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On Wednesday, a legislative conference committee re-wrote a budget proposal for the 2010 K-12 School Aid Fund in such a way that it would reduce the foundation allowance by $218 per student. If enacted, this will yield a total School Aid Fund savings of $346.4 million. The idea of cutting this much from the school budget was swiftly criticized by the governor's budget director, Bob Emerson, who predicted "mass layoffs" because under this proposal the "School Aid Fund isn't adequately funded."

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This is a harsh and scary prediction. In the current Lansing environment, a Democratic House Speaker and Republican Senate Majority Leader are each talking as if they will join together and send the Democratic governor several budgets with more cost containment than she wants. One could easily read Mr. Emerson's words as a deliberate effort to foil the budget plans of the legislative leaders.

But that's a subjective reading. To get an objective take on what's going on, you need to get a handle on what is "adequate" funding for K-12 schools. One way to do that is to consider the most recent rankings of education cost inputs from the American Legislative Exchange Council, using data from the U.S. Department of Education.

According to ALEC, the average teacher salary in the United States for 2006-2007 was $46,593. Michigan has the 4th highest paid teachers on the list, with an average salary of $58,482. By comparison, the state of Washington is ranked 22nd and is representative of a state that was paying teachers closer to the national average: $46,326.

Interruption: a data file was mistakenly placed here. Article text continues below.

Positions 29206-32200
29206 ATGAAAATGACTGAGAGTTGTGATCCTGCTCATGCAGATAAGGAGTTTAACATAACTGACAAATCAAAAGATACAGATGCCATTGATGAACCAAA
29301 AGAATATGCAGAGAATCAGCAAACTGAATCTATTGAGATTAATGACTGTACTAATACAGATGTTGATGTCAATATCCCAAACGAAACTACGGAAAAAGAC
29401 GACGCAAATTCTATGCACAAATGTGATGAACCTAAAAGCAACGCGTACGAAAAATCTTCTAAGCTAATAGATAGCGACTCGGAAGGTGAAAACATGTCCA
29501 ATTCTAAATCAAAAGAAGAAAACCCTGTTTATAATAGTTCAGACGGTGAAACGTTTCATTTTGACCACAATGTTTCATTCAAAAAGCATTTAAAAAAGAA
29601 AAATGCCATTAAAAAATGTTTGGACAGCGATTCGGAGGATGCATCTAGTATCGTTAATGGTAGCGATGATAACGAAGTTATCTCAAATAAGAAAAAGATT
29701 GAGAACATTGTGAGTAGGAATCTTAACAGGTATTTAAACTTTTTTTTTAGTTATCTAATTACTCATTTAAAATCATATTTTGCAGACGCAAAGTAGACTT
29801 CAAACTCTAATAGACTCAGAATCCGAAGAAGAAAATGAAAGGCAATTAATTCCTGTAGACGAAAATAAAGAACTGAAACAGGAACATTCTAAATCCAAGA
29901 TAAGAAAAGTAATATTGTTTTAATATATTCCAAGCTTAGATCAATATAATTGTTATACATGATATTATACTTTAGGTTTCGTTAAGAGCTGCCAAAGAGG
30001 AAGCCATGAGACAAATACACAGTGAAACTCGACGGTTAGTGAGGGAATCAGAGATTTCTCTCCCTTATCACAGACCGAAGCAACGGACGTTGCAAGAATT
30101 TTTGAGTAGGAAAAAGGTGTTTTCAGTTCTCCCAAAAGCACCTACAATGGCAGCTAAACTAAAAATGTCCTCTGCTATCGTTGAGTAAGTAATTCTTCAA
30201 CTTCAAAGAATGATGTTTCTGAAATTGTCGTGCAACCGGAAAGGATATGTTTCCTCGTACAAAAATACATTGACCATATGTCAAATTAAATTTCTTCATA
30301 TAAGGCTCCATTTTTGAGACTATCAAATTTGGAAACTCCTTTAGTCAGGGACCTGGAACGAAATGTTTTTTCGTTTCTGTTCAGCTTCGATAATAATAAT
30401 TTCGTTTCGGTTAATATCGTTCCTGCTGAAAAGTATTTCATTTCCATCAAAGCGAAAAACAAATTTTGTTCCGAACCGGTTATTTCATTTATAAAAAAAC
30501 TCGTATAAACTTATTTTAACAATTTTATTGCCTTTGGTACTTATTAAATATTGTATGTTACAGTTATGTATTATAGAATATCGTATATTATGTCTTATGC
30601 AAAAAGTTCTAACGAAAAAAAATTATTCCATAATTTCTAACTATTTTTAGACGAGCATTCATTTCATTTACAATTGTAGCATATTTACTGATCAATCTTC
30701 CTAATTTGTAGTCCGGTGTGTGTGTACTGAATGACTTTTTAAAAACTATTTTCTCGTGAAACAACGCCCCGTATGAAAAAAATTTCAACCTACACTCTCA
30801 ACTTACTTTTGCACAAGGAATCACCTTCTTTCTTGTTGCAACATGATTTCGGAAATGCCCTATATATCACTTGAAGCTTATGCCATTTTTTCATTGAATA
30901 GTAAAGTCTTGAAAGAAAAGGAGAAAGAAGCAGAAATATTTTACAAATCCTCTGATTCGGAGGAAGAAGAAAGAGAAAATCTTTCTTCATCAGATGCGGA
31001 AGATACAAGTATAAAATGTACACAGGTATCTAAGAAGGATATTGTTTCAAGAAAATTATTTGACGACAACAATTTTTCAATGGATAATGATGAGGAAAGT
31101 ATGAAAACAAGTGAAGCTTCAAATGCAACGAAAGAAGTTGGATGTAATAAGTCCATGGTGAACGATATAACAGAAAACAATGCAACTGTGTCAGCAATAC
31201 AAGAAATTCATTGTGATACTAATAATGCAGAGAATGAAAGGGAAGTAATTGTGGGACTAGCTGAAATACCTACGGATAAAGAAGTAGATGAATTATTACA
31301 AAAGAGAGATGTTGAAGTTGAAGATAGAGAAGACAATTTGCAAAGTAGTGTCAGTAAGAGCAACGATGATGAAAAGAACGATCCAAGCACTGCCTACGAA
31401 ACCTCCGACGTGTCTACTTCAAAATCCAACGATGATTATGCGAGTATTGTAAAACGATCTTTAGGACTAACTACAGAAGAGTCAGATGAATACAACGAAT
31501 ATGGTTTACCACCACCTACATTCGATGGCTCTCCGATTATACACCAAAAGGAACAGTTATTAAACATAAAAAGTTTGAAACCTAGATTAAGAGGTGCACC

So, if Michigan pays $12,156 more than Washington for each of its teachers, it stands to reason that if we had made the policy choice to hire our teachers just at Washington's rather typical wage rates, we'd get a savings of something like that $12,156 for each one, every year.

ALEC reports that Michigan had 109,946 public school teachers during 2006-2007. What if Michigan had decided to pay all those teachers at the Washington rate for that year?

Run the math: $12,156 annual extra pay per teacher, multiplied by 109,946 Michigan teachers = $1.34 billion more spent by Michigan taxpayers just that one year for essentially the exact same public service. The proposed reduction of $346.4 million being bandied about by the Legislature right now is roughly one-fourth of that. 

Rather modest by comparison, no?

A few more ways to look at this:

1. TOTAL school aid state spending for FY 2007 was just under $12.7 billion. So just paying each of our teachers about $12k more than an average spending state like Washington accounts for more than 10 percent of our school aid spending.

2. The House Fiscal Agency reports 1.68 million public school students in FY 2007. Divide the $1.34 billion by 1.68 million kids and you get a $798 per pupil "surcharge" against Michigan taxpayers simply because of a policy decision by our school districts to pay so much more per teacher than an average spending state like Washington. 

3. Using Washington might be a conservative estimate of what is possible. Try all the math above with states like Texas ($41,744 annually per teacher) and Florida ($43,302) that pay less than the national average.

There seems to be a plausible case to be made that funding for public schools in Michigan has been more than "adequate."